In some embodiments, policies may be written to include many different conditions, to provide flexibility in various enterprise systems. Any number or combination of policy models (e.g., role based access control, application based access control, enterprise RBAC, etc.) may be used. Access management service 106 can maintain a resource model of resources for which access management services are provided. Policies that include fine grained conditional statements (e.g., related to identity, time, location, and other variables) enable roles to be assigned dynamically when an access request is received. Thus, a user who may access a given resource during business hours, may be denied access after business hours, according to the policy associated with the user and/or with the resource. The authorization module can dynamically retrieve policies associated with the requestor and/or with the requested resource, evaluate the policy or policies dynamically at request-time, and grant or deny access to the requested resource based on the evaluation.

FIG. 2 depicts an example of a sequence diagram 200 that illustrates fine grained protection of web sites in an access management environment, in accordance with an embodiment of the present invention. As shown in FIG. 2, a requestor (e.g., any of clients 102) sends a request 202 for a resource stored in a content management system, it can be intercepted by security module 108. In some embodiments, the request can trigger one or more events that are processed by event handlers. Security module 108 can be registered with one of the event handlers, such that a request for a URL referenced resource (e.g., web sites or web pages) is redirected to security module 108. Security module can then send an access request 204 to authorization module 116. In some embodiments, access request 204 can be sent to authorization module 116 via an authorization interface 206, which may reformat or otherwise modify the access request before sending the modified access request to authorization module 116.

In some embodiments, URL referenced resources can be organized in a resource hierarchy. Policies can be created on these resources for groups and/or users that determine whether the group and/or user has access to view the resources. Authorization module 116 may determine whether the requestor can access the requested resource by applying one or more policies associated with the resource and/or associated with the requestor to the request 208. The authorization module may then return an access response 210 (e.g., authorized/not authorized or other boolean value) to the security module 108. In some embodiments, access response message 210 can be returned to authorization interface 206 which may return access response message 212 to security module 108. The security module 108 can then enforce the access decision. If the requestor is denied access, the requestor can be redirected to an error page with a message indicating that the requestor is not authorized to access the resource.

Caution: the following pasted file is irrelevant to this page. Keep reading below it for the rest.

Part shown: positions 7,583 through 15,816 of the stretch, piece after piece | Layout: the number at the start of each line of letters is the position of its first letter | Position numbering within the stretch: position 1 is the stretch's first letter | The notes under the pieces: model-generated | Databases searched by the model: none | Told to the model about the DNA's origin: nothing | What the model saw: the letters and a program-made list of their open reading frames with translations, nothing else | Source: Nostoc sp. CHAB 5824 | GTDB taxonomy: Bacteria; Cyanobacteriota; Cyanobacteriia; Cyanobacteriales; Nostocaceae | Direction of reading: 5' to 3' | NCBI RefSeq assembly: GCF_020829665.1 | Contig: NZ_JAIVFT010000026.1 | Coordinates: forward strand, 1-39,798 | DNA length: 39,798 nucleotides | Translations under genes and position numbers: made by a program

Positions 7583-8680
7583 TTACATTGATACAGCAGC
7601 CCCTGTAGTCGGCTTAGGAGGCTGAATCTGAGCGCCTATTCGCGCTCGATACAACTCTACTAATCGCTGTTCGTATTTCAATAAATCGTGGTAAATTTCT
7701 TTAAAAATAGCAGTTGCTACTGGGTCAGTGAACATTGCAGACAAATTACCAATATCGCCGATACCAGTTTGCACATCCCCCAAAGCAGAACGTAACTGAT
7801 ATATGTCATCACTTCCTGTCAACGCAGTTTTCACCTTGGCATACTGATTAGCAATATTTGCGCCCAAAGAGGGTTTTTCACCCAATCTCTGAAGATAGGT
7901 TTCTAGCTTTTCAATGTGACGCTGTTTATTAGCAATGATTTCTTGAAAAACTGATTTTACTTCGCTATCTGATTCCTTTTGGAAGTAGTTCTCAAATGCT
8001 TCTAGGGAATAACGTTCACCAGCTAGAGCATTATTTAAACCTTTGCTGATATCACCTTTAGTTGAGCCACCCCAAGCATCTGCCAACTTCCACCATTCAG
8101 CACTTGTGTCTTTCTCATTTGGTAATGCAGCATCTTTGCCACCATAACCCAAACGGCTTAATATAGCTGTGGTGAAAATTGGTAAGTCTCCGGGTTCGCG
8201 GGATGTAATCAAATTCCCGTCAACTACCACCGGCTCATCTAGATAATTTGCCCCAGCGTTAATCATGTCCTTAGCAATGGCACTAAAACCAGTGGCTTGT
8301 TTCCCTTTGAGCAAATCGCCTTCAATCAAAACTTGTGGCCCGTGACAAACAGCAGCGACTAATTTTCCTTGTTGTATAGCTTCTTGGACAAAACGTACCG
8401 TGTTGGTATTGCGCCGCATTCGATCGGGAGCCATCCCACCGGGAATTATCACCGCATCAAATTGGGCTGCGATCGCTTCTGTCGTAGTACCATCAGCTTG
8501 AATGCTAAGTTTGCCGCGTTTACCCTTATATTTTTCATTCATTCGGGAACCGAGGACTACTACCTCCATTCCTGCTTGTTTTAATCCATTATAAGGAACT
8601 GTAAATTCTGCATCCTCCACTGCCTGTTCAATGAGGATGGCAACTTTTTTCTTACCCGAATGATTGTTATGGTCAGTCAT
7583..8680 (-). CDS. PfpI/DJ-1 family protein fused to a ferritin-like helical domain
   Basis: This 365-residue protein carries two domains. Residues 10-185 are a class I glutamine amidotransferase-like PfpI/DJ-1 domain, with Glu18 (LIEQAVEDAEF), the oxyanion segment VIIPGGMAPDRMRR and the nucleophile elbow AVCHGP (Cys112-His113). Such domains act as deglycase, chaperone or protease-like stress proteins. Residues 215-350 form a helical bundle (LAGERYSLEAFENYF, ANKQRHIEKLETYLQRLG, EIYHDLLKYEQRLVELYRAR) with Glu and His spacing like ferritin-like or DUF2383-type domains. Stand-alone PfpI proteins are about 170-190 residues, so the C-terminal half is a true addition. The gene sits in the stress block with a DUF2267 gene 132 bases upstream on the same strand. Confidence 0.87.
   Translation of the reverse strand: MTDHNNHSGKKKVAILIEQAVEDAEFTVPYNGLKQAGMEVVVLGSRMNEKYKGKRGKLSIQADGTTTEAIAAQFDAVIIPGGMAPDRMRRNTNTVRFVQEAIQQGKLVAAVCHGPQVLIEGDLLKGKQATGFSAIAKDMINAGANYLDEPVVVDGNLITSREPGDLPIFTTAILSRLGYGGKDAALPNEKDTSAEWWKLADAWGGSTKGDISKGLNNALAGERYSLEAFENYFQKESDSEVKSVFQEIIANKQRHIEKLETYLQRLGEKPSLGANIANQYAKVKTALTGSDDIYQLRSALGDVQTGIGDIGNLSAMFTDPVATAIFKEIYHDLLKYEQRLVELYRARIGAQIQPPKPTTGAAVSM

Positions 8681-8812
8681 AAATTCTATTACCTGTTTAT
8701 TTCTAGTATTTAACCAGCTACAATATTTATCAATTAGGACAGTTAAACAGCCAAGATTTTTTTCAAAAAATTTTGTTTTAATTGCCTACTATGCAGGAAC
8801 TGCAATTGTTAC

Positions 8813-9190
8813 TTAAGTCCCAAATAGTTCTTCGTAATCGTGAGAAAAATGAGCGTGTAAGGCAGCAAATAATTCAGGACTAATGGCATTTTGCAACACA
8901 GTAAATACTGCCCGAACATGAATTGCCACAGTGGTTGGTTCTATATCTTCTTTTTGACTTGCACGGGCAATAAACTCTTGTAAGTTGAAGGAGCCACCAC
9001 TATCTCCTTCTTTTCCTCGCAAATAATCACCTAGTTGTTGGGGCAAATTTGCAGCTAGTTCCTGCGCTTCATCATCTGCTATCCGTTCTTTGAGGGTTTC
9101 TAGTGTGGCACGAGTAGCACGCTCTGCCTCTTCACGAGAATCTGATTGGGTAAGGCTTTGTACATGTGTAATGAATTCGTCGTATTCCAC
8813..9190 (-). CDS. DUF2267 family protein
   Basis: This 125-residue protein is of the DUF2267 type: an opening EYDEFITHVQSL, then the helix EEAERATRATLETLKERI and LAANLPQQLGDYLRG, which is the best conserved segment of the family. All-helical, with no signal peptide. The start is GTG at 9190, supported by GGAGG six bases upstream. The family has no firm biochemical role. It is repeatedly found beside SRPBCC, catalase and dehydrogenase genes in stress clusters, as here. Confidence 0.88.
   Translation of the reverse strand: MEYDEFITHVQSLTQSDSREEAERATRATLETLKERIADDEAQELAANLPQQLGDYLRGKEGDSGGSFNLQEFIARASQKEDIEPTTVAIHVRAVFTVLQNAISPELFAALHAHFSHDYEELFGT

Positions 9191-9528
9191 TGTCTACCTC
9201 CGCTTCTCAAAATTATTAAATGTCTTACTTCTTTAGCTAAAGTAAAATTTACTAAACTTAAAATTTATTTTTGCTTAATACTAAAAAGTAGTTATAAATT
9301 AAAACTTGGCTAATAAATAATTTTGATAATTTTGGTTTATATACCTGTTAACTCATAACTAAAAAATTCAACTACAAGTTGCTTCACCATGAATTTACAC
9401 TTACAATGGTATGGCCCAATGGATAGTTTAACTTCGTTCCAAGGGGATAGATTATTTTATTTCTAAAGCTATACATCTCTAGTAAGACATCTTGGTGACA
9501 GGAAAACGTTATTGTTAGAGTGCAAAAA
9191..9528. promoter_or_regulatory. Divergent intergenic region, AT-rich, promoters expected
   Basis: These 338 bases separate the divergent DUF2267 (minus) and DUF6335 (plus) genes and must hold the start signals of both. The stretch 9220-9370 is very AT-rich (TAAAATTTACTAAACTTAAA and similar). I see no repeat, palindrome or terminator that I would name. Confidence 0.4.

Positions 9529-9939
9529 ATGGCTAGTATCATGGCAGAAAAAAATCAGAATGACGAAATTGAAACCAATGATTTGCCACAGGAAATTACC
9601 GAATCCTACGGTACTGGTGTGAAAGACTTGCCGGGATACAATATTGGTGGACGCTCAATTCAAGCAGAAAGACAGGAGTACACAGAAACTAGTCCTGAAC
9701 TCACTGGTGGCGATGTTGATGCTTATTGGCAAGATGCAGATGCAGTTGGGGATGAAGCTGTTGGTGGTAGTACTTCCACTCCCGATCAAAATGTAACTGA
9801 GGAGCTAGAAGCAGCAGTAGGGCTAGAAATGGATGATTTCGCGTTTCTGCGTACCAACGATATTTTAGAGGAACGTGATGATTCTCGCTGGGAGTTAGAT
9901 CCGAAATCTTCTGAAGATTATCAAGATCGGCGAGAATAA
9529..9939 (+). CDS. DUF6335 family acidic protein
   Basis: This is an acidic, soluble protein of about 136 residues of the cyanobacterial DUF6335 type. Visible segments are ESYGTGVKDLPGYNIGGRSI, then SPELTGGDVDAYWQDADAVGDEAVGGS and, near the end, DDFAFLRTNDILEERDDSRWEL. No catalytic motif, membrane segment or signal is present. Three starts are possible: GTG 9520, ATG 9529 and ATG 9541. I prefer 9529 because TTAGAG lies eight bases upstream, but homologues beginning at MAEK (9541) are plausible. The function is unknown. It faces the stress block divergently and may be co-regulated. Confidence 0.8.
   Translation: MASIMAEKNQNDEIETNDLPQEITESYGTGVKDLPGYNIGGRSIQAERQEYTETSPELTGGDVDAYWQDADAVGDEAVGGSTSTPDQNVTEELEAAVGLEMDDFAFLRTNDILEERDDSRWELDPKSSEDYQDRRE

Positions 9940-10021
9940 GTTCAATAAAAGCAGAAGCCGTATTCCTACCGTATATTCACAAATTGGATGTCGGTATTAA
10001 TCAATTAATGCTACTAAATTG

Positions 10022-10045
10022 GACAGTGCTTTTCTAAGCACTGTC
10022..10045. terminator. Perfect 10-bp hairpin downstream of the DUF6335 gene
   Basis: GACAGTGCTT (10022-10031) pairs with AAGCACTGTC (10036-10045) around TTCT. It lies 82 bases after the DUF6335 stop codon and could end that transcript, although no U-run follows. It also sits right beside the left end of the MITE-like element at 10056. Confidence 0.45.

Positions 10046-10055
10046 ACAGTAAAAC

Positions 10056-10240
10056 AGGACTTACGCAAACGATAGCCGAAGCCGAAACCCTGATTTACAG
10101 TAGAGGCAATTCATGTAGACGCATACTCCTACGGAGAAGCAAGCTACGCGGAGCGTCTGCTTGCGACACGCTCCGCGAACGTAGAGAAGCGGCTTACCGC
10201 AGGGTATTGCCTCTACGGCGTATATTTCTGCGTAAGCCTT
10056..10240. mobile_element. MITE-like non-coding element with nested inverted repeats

FIG. 3 depicts an example of a sequence diagram 300 that illustrates fine grained protection of search results in an access management environment, in accordance with an embodiment of the present invention. As shown in FIG. 3, content management systems can include search functionality, enabling users to submit queries and receive a list of resources responsive to the query stored in the content management system. However, the requestor may not be authorized to view all of the resources responsive to the query. As such, embodiments of the present invention include a search module 110 which can intercept search results and restrict requestors to view search results based on externally defined access management service authorization policies. In some embodiments, the search module 110 can filter search results such that requestors are restricted to view only authorized content based on user attributes as well as document attributes such as document type, category and managed properties.

As shown in FIG. 3, when a search query 302 is received it can be intercepted by search module 110. In some embodiments, search module 110 can be protected by security module 108. Search module 110 can then query 304 content management system 104. In some embodiments, content management system 104 can expose a search interface through which search module 110 can submit query 304. Content management system 104 can return query results 306 which may include a list of resources responsive to the query. In some embodiments, the list of resources can include a list of URLs, URIs, or other identifiers for resources responsive to the query. Search module 110 can then request an access decision 308 for each resource in query results 306 from authorization module 116. In some embodiments, a batch access request can be sent to authorization module 116, whereas in some embodiments search module 110 may iterate through the query results list and send individual access requests for each resource listed therein. Authorization module 116 may then return access response 310, which includes a boolean value (or values, in the case of a batch request) indicating whether access is allowed for each resource in the query results. In some embodiments, a data structure representing an array of boolean values, one for each resource in the query results, can be returned.